Malala Yousafzai's commitment to education began at the tender age of 11. Growing up in Swat, Pakistan, she fought for the right of girls to go to school even under threats from the Taliban. She survived a terrible attack on her by the Taliban and continues to advocate for girls education through her organization the Malala Fund. Most recently, she opened a school for refugee Syrian girls.
Malala was awarded the Nobel Peace Prize in 2014, and is the youngest person to receive this prestigious prize. In recognition of her commitment to girls’ rights to education, the UN honored her by making her birthday, July 12th, as “Malala Day”.
Even today, girls in South Asia face many barriers to receiving an education. Issues such as poverty, religion, social expectations, ongoing war and conflict as well as rural remoteness impact many parents’ decision to send girls to school. This Malala Day, we highlight a collection of inspiring stories that advocate for girl's right to education and also show how providing an education to one girl can empower families and make an impact on entire communities.
7 Inspiring Books on Girls' Right to Education
Malala’s Magic Pencil: The first picture book written by Malala Yousafzai herself is a tale from her own childhood when she wished for a magic pencil to write (right!) all the wrongs she saw around her. It releases in October, 2017 so we look forward to reading it! (Picture book, ages 5-8)
Malala: Activist for Girl’s Education: A beautifully illustrated biography of Malala Yousafzai, the youngest person to be awarded the Nobel Peace Prize. This unique book gives a detailed account of her life until her assassination attempt, and insight into the values she was raised with, the opportunities she received, and her inner strength which led her to have the courage to demand the right to go to school.(Picture book, ages 6+)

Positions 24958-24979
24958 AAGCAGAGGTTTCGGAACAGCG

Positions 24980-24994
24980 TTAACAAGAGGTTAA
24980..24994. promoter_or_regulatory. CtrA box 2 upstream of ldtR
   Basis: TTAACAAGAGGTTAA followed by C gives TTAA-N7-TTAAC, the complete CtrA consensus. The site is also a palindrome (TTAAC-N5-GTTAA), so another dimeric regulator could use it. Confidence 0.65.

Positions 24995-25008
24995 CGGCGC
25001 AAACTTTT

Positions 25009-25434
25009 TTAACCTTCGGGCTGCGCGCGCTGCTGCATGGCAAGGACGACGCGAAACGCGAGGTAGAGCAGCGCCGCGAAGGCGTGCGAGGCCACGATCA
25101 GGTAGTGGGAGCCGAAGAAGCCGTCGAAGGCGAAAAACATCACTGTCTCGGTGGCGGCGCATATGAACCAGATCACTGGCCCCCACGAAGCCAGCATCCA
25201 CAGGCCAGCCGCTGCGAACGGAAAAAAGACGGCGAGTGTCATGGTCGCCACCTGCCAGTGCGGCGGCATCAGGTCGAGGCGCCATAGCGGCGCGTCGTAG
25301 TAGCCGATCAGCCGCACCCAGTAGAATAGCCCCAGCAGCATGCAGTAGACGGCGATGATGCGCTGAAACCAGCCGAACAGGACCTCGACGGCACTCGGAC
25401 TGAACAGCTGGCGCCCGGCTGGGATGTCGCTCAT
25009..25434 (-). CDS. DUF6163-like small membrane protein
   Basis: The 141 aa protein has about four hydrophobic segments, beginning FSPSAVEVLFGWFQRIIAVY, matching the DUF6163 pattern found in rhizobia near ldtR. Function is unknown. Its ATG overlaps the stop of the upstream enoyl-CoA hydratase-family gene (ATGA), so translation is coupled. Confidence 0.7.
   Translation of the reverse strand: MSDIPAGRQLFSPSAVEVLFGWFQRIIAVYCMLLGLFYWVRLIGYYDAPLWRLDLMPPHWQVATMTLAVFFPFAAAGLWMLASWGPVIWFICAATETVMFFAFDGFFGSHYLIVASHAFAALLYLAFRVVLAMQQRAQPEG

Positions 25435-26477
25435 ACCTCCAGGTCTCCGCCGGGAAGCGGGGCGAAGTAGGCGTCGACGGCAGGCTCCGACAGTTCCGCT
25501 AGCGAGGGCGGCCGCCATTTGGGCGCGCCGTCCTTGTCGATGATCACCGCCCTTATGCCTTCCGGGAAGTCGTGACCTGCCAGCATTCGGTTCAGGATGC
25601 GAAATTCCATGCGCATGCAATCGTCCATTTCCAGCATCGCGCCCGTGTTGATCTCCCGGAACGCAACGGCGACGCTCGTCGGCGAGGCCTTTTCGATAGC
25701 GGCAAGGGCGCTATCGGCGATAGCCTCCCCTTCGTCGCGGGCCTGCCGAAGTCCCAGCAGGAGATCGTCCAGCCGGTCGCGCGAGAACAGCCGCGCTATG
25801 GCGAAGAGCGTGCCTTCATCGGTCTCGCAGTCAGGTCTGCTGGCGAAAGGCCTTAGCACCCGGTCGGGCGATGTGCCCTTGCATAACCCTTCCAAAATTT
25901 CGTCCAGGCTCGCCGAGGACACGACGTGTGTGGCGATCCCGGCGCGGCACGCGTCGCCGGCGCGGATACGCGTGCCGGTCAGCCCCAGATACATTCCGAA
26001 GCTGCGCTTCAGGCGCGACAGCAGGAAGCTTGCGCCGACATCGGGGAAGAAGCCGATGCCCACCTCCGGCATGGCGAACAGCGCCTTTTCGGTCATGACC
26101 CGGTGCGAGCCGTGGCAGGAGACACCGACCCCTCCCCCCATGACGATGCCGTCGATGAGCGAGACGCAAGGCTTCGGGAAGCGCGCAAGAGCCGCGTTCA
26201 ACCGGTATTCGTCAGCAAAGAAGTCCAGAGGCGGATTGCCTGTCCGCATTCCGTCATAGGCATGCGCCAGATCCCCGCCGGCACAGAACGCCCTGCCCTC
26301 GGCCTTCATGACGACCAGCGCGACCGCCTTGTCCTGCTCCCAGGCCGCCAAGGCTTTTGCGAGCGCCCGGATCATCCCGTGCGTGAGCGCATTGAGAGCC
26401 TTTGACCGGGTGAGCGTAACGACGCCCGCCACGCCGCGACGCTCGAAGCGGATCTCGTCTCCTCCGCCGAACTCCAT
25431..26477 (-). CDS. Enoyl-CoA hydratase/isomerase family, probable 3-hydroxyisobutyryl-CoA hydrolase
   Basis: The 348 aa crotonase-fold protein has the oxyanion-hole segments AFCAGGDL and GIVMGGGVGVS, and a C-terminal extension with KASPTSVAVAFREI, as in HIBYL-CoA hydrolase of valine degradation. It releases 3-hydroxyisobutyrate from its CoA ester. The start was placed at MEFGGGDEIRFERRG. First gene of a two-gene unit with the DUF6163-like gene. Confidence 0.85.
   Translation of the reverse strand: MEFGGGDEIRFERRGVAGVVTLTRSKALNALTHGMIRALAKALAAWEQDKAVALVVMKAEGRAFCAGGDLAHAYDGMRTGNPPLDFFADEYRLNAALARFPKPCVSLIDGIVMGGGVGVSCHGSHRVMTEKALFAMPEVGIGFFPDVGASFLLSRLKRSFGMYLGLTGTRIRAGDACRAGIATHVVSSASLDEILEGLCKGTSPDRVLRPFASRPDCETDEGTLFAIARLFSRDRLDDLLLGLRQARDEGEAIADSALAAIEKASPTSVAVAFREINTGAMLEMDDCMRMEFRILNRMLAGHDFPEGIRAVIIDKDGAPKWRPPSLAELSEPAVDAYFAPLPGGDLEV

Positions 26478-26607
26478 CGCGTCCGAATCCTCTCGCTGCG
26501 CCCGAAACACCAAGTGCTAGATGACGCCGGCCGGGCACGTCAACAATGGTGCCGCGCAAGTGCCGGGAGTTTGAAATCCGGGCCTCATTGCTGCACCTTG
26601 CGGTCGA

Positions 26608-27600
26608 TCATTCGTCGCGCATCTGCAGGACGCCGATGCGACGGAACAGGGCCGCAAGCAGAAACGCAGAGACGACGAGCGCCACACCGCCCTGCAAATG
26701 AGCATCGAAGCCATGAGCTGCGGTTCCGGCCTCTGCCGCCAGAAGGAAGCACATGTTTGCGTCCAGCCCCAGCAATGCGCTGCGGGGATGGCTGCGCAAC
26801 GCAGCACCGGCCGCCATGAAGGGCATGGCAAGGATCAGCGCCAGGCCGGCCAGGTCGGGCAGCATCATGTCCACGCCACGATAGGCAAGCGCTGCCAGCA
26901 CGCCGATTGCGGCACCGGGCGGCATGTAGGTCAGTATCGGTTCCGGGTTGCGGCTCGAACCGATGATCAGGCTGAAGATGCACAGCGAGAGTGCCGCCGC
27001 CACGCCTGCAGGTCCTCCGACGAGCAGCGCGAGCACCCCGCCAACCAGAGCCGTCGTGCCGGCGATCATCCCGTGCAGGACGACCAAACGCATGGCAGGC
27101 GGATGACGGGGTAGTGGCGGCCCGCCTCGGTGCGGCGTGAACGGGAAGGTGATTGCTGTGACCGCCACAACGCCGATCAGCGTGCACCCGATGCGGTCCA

Malala, a Brave Girl from Pakistan/ Iqbal, a Brave Boy from Pakistan: Two real life heroes - Iqbal Masih and Malala Yousufzai meet on the pages of this two-in-one picture book by renowned author-illustrator Jeanette Winter. Iqbal spoke up against the child slavery in the carpet trade while Malala championed the girl’s education. Both were violently attacked, and while Malala survived , Iqbal did not. Both stories remind us to fight for the right to education and freedom for all children, everywhere. (Picture book, ages 6+,See lesson plan here)
I am Malala: Malala's autobiography is a riveting first person account of her life. Her vision and fiery passion as well as bravery in the face of dangerous odds is truly an inspiring story. Check out the educator resources that make this book a truly powerful tool for the classroom. (Chapter book, ages 10+)
See all our other Malala books here
Razia’s Ray of Hope: An inspiring story inspired by a real life hero who runs a girls' school in Afghanistan. Despite her longing to go to school, Razia faced objection from the men in her family. She convinced them and shows us how one person has the power to make a difference. The mixed-media illustrations bring Razia’s world to life and add dimension to the thought-provoking book. (Picture book, ages 6+, lesson plans available here)
Nasreen’s Secret School: A True Story from Afghanistan: Nasreen’s grandmother enrolls her in a secret school for girls where she discovers books and a way out of her deep sadness. This book deeply affirms the life-changing power of education and the healing power of love. (Picture book, ages 6+, lesson plans available here)
Dear Mrs. Naidu: Twelve-year-old Sarojini becomes conflicted about her social class when a classmate moves on to a better school. Inspired by her teacher, and her namesake, she takes advocates for change in her school through activism and community. (Chapter book, ages 12 and up)